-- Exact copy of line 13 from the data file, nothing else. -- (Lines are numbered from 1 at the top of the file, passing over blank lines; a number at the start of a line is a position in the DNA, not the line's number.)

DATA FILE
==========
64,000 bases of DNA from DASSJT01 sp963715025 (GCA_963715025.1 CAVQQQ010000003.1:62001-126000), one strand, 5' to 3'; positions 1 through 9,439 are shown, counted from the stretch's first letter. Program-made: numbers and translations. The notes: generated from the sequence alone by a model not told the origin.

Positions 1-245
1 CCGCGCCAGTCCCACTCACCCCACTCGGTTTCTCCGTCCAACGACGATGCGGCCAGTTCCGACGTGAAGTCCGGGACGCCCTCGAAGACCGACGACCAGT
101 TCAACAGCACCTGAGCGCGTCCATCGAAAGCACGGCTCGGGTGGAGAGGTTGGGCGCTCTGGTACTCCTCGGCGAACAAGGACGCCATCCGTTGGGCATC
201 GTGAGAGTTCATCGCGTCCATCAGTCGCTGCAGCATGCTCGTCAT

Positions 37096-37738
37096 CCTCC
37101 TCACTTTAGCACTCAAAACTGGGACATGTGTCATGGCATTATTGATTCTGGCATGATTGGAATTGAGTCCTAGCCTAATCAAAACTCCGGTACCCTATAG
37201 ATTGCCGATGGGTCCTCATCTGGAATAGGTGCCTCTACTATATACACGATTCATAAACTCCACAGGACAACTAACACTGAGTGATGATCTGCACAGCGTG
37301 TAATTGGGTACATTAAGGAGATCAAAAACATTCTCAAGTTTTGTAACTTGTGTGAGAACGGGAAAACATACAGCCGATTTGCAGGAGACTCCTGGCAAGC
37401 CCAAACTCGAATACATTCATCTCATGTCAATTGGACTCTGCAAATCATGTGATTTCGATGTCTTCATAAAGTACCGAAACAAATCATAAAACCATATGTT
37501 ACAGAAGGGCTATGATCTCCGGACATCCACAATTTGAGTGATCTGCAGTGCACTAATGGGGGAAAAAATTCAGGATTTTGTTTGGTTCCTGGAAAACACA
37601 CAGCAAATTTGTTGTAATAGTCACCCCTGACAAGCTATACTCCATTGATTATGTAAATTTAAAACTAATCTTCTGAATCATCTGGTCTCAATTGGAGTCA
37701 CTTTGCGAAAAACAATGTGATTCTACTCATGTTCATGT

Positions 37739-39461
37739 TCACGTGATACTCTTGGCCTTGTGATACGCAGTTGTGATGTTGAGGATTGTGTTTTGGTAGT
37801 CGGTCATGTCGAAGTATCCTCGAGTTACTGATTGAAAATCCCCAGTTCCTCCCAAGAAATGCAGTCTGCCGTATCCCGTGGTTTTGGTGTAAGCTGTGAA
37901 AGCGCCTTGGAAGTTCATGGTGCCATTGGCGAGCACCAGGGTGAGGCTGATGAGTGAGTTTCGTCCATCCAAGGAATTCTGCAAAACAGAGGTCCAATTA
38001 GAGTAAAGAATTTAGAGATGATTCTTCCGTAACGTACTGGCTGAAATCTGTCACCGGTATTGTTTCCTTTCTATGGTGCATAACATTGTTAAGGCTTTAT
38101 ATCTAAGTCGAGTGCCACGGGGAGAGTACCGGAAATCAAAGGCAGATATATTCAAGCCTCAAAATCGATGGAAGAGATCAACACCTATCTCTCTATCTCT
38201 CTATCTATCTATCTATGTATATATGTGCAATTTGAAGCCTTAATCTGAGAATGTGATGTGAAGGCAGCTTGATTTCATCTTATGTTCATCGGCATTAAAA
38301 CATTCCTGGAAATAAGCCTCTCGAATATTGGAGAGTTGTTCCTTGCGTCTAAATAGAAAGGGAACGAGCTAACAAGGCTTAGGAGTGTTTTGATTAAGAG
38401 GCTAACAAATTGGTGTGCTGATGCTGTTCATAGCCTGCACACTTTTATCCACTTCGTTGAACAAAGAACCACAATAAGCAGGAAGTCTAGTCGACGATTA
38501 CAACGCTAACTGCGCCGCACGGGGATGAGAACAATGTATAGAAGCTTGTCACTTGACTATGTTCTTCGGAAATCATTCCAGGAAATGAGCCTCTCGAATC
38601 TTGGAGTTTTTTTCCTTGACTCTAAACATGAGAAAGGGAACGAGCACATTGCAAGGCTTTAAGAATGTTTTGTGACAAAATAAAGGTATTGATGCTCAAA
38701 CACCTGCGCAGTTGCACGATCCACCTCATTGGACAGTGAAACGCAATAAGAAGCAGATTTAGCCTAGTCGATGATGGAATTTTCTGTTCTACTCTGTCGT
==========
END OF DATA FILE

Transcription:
37601 CAGCAAATTTGTTGTAATAGTCACCCCTGACAAGCTATACTCCATTGATTATGTAAATTTAAAACTAATCTTCTGAATCATCTGGTCTCAATTGGAGTCA